Beautiful pictures showcasing the stunning scenery on offer from New Zealand and it’s National Parks.

Tongariro National Park 
Tongariro is New Zealand’s oldest national park and a dual World Heritage area. This status recognises the park’s important Maori cultural and spiritua. Tongariro National Park is the fourth National Park established in the world. The active volcanic mountains Ruapehu, Ngauruhoe, and Tongariro are located in the centre of the park.

Te Urewera National Park
Together with neighbouring Whirinaki Forest Park, Te Urewera is the largest remaining area of native forest in the North Island. Lake Waikaremoana which is within the park is noted for its scenic shoreline.

Lake Waikaremoana

Egmont National Park
Comprises all the land about a nine-kilometre radius of Mount Taranaki/Egmont and some outlying areas to the north. The symmetrical cone of the dormant volcano is a provincial landmark.


Whanganui National Park
Borders the Whanganui River. It incorporates areas of Crown land, former state forest and a number of former reserves. The river itself is not part of the park.

Kahurangi National Park
Situated in the north-west of the South Island, Kahurangi comprises spectacular and remote country and includes the Heaphy Track. It has ancient landforms and unique flora and fauna. It is New Zealand’s second largest national park.

Abel Tasman National Park
Has numerous tidal inlets and beaches of golden sand along the shores of Tasman Bay. It is New Zealand’s smallest national park.

Nelson Lakes National Park
A rugged, mountainous area in Nelson Region. It extends southwards from the forested shores of Lake Rotoiti and Rotoroa to the Lewis Pass National Reserve.

 Lake Rotoiti

Paparoa National Park
On the West Coast of the South Island between Westport and Greymouth. It includes the celebrated Pancake Rocks at Punakaiki.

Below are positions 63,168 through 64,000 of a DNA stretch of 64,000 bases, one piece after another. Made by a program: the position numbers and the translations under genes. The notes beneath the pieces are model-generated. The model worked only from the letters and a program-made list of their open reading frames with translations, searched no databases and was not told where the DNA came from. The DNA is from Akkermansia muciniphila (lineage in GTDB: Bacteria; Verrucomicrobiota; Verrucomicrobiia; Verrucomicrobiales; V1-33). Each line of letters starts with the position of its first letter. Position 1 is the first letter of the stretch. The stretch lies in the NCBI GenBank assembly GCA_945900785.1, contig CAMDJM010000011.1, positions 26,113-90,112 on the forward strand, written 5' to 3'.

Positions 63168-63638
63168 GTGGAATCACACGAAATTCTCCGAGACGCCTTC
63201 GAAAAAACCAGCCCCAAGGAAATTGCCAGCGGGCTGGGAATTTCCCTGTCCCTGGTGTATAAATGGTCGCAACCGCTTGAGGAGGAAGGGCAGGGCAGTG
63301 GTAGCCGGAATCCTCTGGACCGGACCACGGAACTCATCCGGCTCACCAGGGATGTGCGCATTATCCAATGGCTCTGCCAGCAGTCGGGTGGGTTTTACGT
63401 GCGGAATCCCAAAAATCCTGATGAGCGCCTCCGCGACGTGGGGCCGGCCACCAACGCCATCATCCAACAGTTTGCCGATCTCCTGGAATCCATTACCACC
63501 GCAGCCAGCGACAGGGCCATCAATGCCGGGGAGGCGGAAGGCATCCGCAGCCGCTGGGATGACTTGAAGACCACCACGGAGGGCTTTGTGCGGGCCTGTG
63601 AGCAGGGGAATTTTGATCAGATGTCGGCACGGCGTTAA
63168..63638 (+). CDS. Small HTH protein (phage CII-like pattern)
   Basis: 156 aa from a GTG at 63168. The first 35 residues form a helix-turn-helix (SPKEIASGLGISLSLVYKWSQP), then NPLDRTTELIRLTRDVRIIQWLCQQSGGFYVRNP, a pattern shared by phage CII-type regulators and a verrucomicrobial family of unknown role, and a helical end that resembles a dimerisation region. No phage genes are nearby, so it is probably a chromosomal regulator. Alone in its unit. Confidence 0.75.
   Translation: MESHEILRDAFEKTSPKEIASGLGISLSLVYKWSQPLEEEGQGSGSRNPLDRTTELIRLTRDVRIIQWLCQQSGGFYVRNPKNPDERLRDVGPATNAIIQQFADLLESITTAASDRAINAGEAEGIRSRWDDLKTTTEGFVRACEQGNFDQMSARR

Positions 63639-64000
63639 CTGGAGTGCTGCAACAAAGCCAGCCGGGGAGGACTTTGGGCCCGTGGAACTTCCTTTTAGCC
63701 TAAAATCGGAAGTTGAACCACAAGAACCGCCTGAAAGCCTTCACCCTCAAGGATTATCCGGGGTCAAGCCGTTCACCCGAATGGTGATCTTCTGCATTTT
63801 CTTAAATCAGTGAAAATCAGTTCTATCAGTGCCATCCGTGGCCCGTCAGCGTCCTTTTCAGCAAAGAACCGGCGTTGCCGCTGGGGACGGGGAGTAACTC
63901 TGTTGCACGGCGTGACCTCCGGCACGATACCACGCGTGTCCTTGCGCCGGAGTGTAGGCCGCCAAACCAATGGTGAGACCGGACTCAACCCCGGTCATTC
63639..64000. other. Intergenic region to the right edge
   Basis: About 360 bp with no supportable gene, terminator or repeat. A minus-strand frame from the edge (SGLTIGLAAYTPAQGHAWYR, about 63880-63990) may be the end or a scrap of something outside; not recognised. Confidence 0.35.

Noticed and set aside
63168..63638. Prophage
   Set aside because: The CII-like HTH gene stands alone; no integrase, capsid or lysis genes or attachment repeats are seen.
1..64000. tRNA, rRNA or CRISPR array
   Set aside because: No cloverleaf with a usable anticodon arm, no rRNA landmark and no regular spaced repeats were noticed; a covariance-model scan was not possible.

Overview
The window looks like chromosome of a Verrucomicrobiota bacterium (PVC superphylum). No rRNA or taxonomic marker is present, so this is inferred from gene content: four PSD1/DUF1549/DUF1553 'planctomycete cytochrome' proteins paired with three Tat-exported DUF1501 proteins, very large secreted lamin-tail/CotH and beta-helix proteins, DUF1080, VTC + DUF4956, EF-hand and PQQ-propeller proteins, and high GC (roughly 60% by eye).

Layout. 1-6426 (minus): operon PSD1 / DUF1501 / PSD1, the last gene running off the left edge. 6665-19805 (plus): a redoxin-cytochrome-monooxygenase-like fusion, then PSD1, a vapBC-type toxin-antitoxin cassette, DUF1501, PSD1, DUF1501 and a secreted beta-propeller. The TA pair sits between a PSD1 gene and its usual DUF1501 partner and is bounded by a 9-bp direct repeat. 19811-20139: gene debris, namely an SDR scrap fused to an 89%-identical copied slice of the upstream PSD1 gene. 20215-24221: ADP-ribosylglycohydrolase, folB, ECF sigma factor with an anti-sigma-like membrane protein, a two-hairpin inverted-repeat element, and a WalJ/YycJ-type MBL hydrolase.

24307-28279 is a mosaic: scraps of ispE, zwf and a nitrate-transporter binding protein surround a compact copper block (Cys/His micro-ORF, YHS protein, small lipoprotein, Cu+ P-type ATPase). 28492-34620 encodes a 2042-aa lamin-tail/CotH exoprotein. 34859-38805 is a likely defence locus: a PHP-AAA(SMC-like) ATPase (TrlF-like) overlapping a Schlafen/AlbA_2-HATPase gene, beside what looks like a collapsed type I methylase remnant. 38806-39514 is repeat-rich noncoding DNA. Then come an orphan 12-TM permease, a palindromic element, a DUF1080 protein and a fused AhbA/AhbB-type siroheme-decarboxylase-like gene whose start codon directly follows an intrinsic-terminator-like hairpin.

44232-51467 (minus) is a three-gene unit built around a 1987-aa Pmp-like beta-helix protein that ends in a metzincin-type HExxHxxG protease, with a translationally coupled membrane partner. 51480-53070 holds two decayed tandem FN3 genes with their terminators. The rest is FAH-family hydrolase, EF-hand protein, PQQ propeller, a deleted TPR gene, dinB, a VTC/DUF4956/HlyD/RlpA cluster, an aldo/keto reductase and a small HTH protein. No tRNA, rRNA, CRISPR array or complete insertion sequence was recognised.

Arthur’s Pass National Park
A rugged and mountainous area straddling the main divide of the Southern Alps.

Westland Tai Poutini National Park
Extends from the highest peaks of the Southern Alps to a wild remote coastline. Included in the park are glaciers, scenic lakes and dense rainforest, plus remains of old gold mining towns along the coast.

Aoraki/Mount Cook National Park
An alpine park, containing New Zealand’s highest mountain, Aoraki/Mount Cook (3,754 m) and its longest glacier, Tasman Glacier (29 km). A focus for mountaineering, ski touring and scenic flights, the park is an area of outstanding natural beauty. Together, the Mount Cook and Westland National Parks have been declared a World Heritage Site.


Mount Aspiring National Park
A complex of impressively glaciated mountain scenery centred on Mount Aspiring/Tititea (3,036 m), New Zealand’s highest peak outside of the main divide.


Fiordland National Park
The largest national park in New Zealand and one of the largest in the world. The grandeur of its scenery, with its deep fiords, its lakes of glacial origin, its mountains and waterfalls, has earned it international recognition as a world heritage area.

During the cooler past, glaciers carved many deep fiords, the most famous (and most visited) of which is Milford Sound. Other notable fiords include Doubtful Sound and Dusky Sound. From one of the peaks within Fiordland National Park, a view of Mount Aspiring/Tititea to the far north can be observed.


Rakiura National Park
Rakiura National Park is a nature reserve park located on Stewart Island/Rakiura, New Zealand. It is the 14th of New Zealand’s national parks and was officially opened on March 9, 2002.

It covers 1,570 kmĀ², which is about 85% of Stewart Island, New Zealand’s third-largest island. The park area excludes the township area around Half Moon Bay (Oban) and some roads as well as private or Maori-owned land further inland.

It’s made up of a network of former nature reserves, scenic reserves, and State Forest areas.

Overlooking Oban and Halfmoon Bay on Stewart Island/Rakiura.

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